were) digital narratives in locative media around the real space of the Metroplex. I am still in the formative stages weighing the benefits of iPod versus iPhone versus iPad. Implementation Bergen is one inspirational locative fiction experiment that blends high and low tech in what I think of as ’stickerature’. I will confer with my Common Ground colleagues next week to see what they think and suggest. I’m wanting to create a markerless version (unlike, say, SixthSense) for my students that is GPS or even GIS enabled. The more mashable data–and the more mashable the data is–the better. I will be discussing this in my data visualization workshop next week, my talk next month at the University of Colorado at Denver, and it will form the basis for my Vectors application. A productive day. After an invigorating stroll at a late lunch hour, I returned to the Lab to meet with students, loan out more equipment and return to my work.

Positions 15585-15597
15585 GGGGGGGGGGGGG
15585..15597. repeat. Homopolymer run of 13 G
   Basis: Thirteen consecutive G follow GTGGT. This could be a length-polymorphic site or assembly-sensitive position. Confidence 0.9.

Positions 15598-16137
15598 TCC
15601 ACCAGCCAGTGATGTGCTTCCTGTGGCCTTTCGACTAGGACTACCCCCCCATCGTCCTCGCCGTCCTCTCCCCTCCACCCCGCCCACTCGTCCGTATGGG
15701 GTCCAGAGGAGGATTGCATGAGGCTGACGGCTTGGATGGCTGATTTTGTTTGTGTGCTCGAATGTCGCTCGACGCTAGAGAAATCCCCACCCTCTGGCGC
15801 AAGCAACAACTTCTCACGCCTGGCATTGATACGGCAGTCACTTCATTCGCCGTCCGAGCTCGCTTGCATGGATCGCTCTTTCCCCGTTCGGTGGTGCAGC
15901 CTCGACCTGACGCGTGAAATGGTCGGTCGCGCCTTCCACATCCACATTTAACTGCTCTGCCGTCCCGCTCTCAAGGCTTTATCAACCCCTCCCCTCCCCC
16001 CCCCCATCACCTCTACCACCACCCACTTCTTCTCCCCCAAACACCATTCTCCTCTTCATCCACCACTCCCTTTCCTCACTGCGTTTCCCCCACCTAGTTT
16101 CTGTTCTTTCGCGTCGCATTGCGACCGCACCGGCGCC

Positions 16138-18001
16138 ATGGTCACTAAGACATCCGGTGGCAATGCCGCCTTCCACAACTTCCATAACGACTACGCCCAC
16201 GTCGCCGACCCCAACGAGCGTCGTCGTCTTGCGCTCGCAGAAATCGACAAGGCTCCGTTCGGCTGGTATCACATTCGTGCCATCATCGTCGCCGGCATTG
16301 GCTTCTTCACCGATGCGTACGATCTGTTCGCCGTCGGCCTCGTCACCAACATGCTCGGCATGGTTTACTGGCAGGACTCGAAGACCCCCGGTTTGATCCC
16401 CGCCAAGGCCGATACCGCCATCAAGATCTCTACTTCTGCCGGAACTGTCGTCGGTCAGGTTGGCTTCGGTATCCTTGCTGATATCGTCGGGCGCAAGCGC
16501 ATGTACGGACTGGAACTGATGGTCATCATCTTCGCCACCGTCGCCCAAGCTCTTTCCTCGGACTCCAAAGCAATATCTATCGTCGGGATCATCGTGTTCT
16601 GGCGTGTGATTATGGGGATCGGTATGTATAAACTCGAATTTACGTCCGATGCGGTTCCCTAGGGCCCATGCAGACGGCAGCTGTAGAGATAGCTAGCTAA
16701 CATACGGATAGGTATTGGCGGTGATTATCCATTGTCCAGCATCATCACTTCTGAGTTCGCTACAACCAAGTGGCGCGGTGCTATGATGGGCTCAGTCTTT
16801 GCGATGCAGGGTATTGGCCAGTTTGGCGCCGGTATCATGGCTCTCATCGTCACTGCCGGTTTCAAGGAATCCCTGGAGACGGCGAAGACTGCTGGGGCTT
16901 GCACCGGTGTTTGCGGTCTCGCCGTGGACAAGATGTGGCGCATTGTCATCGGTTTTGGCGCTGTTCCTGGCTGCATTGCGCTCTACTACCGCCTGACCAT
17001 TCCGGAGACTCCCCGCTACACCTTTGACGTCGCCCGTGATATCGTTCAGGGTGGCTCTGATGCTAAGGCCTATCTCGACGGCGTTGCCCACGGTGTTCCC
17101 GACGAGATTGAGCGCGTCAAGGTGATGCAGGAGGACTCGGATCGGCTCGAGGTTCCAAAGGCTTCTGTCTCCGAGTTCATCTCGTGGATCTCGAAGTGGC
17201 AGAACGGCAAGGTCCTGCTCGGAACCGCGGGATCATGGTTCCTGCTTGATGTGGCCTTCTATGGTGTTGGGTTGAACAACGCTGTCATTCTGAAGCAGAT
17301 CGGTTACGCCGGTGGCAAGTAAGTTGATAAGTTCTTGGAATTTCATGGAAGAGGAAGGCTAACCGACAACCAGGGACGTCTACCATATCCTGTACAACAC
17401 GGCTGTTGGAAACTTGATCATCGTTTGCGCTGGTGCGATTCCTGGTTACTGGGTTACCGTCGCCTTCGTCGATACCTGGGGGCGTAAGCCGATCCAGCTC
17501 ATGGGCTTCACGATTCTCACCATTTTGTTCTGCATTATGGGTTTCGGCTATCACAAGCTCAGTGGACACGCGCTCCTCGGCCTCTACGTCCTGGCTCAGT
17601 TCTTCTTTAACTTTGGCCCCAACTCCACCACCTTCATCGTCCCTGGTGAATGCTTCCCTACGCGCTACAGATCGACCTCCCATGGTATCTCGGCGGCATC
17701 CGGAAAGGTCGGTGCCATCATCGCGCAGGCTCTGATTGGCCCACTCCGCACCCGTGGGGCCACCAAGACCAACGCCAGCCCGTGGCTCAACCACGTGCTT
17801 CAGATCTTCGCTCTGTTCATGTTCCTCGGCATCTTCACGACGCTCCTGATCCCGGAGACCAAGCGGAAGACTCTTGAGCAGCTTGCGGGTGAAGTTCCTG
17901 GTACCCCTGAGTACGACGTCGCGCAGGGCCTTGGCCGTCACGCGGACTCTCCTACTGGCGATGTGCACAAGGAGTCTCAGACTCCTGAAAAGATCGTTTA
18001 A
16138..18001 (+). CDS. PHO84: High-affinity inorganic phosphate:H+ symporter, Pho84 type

Website

Tinkering with Common Ground's Webpage design


The rest of the afternoon actually afforded  some quiet time to make some changes to the Common Ground website (as I had promised the external examiners I would last week when they were here assessing the Humanities MA program). I also continued some work on my scholarship. The visualization seminar is coming up fast, as is the trip to Denver.


Productive Day